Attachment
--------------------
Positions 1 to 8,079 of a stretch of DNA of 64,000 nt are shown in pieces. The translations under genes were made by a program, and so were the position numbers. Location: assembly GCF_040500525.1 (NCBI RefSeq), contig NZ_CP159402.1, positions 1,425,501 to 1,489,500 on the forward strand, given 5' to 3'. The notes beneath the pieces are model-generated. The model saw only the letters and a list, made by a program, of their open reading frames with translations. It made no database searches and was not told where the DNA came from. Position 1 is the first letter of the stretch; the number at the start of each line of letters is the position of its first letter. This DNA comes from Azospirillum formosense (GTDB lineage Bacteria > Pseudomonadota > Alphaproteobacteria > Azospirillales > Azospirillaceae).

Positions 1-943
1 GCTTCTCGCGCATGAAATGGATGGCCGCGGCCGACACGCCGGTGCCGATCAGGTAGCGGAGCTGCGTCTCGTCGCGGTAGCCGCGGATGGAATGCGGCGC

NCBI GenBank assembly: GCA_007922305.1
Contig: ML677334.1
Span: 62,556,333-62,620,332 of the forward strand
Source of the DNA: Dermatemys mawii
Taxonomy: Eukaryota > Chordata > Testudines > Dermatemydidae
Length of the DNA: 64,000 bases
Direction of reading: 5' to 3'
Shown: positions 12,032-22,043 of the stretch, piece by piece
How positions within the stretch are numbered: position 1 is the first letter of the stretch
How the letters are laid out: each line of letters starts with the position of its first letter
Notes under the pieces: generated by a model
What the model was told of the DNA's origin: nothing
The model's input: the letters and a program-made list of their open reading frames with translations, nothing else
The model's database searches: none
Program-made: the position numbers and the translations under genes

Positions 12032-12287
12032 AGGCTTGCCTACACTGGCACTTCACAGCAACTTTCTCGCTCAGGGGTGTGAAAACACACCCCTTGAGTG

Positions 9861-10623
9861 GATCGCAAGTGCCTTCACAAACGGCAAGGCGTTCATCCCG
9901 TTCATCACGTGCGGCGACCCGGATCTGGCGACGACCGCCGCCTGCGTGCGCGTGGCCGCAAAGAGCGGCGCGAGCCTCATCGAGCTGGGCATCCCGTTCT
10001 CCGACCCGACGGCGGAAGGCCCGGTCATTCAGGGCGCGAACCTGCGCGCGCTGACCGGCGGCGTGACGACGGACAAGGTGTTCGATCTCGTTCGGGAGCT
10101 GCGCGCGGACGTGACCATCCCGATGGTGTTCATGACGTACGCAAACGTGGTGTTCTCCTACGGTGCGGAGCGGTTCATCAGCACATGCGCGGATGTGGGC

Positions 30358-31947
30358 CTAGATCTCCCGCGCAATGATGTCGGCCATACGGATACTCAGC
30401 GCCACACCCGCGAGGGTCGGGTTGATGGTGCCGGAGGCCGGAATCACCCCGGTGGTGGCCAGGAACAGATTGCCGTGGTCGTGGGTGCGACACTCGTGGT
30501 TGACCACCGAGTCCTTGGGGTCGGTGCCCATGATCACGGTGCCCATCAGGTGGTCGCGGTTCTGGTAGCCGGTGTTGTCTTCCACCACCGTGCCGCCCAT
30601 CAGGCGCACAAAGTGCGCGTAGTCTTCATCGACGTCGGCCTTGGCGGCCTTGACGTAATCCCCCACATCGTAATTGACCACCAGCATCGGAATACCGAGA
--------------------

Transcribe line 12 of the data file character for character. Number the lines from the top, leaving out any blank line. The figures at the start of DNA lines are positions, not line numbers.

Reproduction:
How positions within the stretch are numbered: position 1 is the first letter of the stretch